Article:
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Agents in creative enterprises are embedded in networks that inspire, support, and evaluate their work. Here, we investigate how the mechanisms by which creative teams self-assemble determine the structure of these collaboration networks. We propose a model for the self-assembly of creative teams that has its basis in three parameters: team size, the fraction of newcomers in new productions, and the tendency of incumbents to repeat previous collaborations. The model suggests that the emergence of a large connected community of practitioners can be described as a phase transition. We find that team assembly mechanisms determine both the structure of the collaboration network and team performance for teams derived from both artistic and scientific fields.
Teams are assembled because of the need to incorporate individuals with different ideas, skills, and resources. Creativity is spurred when proven innovations in one domain are introduced into a new domain, solving old problems and inspiring fresh thinking (1-4). However, research shows that the right balance of diversity on a team is elusive. Although diversity may potentially spur creativity, it typically promotes conflict and miscommunication (5-7). It also runs counter to the security most individuals experience in working and sharing ideas with past collaborators (8). Successful teams evolve toward a size that is large enough to enable specialization and effective division of labor among teammates but small enough to avoid overwhelming costs of group coordination (9). Here, we investigate empirically and theoretically the mechanisms by which teams of creative agents are assembled. We also investigate how these microscopic team assembly mechanisms determine both the macroscopic structure of a creative field and the success of certain teams in using the resources and knowledge available in the field. We develop a model for the assembly of teams of creative agents in which the selection of the members of a team is controlled by three parameters: (i) the number, m, of team members; (ii) the probability, p, of selecting incumbents, that is, agents already belonging to the network; and (iii) the propensity, q, of incumbents to select past collaborators. The model predicts the existence of two phases that are determined by the values of m, p, and q. In one phase, there is a large cluster connecting a substantial fraction of the agents, whereas in the other phase the agents form a large number of isolated clusters.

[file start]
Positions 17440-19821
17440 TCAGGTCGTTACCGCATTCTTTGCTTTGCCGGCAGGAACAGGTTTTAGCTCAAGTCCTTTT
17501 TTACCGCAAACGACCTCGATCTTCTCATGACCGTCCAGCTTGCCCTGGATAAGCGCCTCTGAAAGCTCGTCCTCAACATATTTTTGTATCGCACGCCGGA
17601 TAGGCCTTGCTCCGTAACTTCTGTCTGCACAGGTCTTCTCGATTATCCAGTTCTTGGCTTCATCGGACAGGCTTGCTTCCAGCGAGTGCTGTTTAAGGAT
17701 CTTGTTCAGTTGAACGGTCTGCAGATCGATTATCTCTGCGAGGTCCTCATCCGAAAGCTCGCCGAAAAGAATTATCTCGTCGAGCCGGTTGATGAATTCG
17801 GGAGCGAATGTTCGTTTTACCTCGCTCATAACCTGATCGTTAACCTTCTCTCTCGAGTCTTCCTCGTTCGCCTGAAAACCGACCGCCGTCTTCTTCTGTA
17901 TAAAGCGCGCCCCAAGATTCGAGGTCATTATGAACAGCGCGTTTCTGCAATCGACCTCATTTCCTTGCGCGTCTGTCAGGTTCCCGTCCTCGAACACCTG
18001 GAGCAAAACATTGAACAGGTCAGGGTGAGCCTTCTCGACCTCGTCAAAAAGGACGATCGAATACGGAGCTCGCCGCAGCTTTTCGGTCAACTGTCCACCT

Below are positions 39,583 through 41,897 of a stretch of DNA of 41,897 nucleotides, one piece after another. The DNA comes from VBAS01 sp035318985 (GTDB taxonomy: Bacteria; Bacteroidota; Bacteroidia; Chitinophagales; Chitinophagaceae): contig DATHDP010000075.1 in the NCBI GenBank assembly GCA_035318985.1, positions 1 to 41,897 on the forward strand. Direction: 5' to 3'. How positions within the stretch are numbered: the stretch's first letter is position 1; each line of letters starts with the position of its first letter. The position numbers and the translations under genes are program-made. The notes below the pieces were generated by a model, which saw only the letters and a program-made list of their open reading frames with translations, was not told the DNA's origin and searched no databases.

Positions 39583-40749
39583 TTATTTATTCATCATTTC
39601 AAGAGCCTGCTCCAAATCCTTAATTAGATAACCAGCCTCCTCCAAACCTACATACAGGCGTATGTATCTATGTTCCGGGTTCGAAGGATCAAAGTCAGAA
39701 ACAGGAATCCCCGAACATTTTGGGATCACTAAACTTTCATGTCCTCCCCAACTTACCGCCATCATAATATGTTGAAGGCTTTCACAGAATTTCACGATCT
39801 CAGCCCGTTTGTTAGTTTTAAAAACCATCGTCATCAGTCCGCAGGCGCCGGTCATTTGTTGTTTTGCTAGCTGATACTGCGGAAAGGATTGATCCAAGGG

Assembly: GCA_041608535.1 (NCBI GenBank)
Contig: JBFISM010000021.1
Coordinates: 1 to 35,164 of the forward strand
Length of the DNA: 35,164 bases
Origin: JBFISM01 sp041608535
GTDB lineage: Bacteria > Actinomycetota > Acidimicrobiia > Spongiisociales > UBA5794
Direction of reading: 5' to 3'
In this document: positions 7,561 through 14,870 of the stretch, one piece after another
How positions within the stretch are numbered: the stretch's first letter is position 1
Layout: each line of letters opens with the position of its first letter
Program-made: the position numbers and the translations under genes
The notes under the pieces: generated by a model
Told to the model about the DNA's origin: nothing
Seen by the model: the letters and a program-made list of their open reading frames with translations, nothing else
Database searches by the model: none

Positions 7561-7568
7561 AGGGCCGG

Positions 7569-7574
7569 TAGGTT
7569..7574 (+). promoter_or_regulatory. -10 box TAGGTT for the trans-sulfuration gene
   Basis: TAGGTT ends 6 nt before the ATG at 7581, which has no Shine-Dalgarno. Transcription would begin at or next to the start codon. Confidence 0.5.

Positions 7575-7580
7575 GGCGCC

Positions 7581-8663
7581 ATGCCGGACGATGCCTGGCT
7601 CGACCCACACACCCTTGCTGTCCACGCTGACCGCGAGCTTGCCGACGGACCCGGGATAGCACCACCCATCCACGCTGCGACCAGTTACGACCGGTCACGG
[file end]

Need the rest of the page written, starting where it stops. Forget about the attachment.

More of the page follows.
We analyzed data from both artistic and scientific fields where collaboration needs have experienced pressures such as differentiation and specialization, internationalization, and commercialization (4, 10, 11): (i) the Broadway musical industry (BMI) and (ii) the scientific disciplines of social psychology, economics, ecology, and astronomy (Table 1). For the BMI, we considered all 2258 productions in the period from 1877 to 1990 (12, 13). Productions are defined as musical shows that were performed at least once in Broadway. The team members comprise individuals responsible for composing the music, writing the libretto and the lyrics, designing the choreography, directing, and producing the show, but not the actors that performed in it. For each of the scientific disciplines, we considered all collaborations that resulted in publications in recognized journals within the fields studied (14): seven social psychology journals, nine economics journals, 10 ecology journals, and six astronomy journals (Table 2). Collaboration networks (15-19) were then built for each of the journals independently and for the whole discipline by merging the data from the journals within a discipline (Materials and Methods).
The evolution of team sizes in the BMI bears out the expectation that team size and composition depend on the intricacy of the creative task. In the period from 1877 to 1929, when the form of the Broadway musical show was still being worked out through trial and error (12), there was a steady increase in the number of artists per production, from an average of two to an average of seven (Fig. 1A). This increase in size suggests that teams evolved to manage the complexity of the new artistic form. By the late 1920s, the Broadway musical reached the form we know today, as did team composition (4). Since then, the typical set of artists creating a Broadway musical have been choreographer, composer, director, librettist, lyricist, and producer. For the following 55 years, a period that includes the Great Depression, World War II, and the postwar boom, the average size of teams remained around seven (20).
We find similar scenarios for the evolution of team size in scientific collaborations. The four fields experienced an increase in team size with time (Fig. 1, B to E). The increase has been roughly linear in social psychology and economics and faster than linear in ecology and astronomy. For social psychology, team size growth rate was greater for high-impact compared with low-impact journals, suggesting that team size not only depends on the intricacy of the enterprise but also that successful teams might adapt faster to external pressures.
The analysis of team size cannot capture the fact that teams are embedded in a larger network (3). This complex network (21-26), which is the result of past collaborations and the medium in which future collaborations will develop, acts as a storehouse for the pool of knowledge created within the field. The way the members of a team are embedded in the larger network affects the manner in which they access the knowledge in the field. Therefore, teams formed by individuals with large but disparate sets of collaborators are more likely to draw from a more diverse reservoir of knowledge. At the same time and for the same reasons, the way teams are organized into a larger network affects the likelihood of breakthroughs occuring in a given field.